The bottom may be in for the dollar, but it’s going to take better inflation or growth data to get the dollar to break resistance (currently around the mid-94.00 level). For now, the near-term outlook for the dollar is at best neutral.
Special Reports and Editorial
Is It Time to Allocate to Our “Reflation Basket”?
There’s a simple question that we need to address following the Fed’s hawkishly interpreted announcement: Is it time to rotate out of defensives (super-cap internet, healthcare, utilities, staples) and into cyclicals/reflationary sectors?
I bring that up because Wednesday we saw a classic “reflation rotation.” Tech, utilities and consumer staples (sectors that have outperformed YTD) all lagged the market while cyclical sectors (which have badly underperformed) rose.
Banks surged 1.1%, energy rose 0.35% and industrials rose 0.73%, while consumer discretionary rose 0.34%. Additionally, small caps (which have been laggards YTD but are playing catch up in a hurry, rose 0.35% and the Russell 2000 was again the best-performing major index.
To answer the question of whether we need to rotate, for medium- and longer-term investors, I continue to believe the answer is “no,” although for more aggressive, tactical investors legging into some reflation/cyclical sectors at these levels could make sense.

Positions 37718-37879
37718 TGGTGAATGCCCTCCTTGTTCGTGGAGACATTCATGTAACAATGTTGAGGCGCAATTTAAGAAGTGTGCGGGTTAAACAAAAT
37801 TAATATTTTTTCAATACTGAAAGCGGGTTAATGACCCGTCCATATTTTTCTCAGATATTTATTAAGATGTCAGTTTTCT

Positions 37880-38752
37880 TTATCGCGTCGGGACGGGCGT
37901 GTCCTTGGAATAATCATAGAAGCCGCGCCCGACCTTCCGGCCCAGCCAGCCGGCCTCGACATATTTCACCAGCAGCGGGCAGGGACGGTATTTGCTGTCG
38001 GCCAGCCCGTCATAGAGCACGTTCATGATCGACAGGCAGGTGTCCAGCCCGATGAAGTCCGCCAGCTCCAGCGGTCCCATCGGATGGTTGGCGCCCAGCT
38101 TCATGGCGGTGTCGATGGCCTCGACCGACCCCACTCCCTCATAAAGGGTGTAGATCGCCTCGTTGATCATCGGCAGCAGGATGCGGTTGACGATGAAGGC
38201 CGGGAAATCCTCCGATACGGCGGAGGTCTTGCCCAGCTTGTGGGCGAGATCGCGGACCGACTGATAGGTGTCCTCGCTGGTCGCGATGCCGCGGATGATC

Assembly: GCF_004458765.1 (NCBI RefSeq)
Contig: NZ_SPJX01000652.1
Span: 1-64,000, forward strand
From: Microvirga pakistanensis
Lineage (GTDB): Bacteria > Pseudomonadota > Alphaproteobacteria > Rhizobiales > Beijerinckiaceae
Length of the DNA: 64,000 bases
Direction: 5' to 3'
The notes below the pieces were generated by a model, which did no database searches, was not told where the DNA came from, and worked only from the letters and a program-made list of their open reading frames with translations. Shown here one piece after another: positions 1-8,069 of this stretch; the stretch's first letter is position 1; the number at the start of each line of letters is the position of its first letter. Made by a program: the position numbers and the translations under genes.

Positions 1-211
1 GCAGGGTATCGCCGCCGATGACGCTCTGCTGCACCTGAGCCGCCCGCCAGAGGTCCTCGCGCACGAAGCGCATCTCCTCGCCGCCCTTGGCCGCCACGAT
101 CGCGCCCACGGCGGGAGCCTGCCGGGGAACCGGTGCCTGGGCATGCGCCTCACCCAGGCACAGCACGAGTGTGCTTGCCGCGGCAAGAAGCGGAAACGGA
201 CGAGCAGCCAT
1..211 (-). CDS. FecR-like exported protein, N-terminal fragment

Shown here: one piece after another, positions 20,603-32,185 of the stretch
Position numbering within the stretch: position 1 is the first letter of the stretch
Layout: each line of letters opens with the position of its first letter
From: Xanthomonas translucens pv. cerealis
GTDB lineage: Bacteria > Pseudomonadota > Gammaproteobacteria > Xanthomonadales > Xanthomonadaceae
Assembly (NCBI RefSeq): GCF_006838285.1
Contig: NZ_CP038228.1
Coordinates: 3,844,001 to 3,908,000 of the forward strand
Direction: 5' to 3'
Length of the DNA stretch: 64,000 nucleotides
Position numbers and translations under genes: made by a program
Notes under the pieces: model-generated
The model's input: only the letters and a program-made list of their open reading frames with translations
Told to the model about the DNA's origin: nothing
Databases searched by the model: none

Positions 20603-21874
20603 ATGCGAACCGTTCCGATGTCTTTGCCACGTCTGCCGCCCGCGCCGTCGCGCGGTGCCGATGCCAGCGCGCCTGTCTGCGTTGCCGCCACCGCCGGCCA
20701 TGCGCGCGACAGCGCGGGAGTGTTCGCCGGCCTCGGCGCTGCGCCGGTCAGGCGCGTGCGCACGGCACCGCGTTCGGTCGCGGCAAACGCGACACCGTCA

For the less-nimble investors/advisors, I’m looking for two key indicators to tell me when to rotate into cyclicals.
First, I want to see the bank index ($BKX) hit a new high for the year. That means trading above 99.77, and closing above 99.33 (so call it 100 to make it easy).
Second, I want to see 10-year yields close above 2.40% (currently 2.28%).
If those two signals are elected, then for medium- and longer-term advisors/investors, I would advocate booking (large) profits in healthcare (XLV/IHF/IBB), super-cap internet (FDN), consumer staples (XLP) and utilities (XLU).
And, I would advocate allocating those dollars to our “reflation basket” we introduced earlier this summer: KRE/KBE (bank exposure), XLI (global industrials), IWM (small caps), TBT/TBF (short bonds). And though not for the faint of heart, I might even include XLE/XLB in that mix, although that’s more a strategy based on a wide-ranging bounce in cyclical sectors (energy and basic materials are facing fundamental headwinds).
Again, for those investors who are nimble and can stand some pain, establishing positions now does make some sense. But, for the remainder (again medium– and longer-term investors) I’d wait until those two indicators (BKX and 10-year yield) have been elected.
Regardless, we are witnessing a sea change in the outlook for central bank policy, and that’s going to require more vigilance on the part of advisors and investors, because if the global rate-hike cycle is underway, then the hourglass just got flipped and the sand is now running out on the eight-year bull market.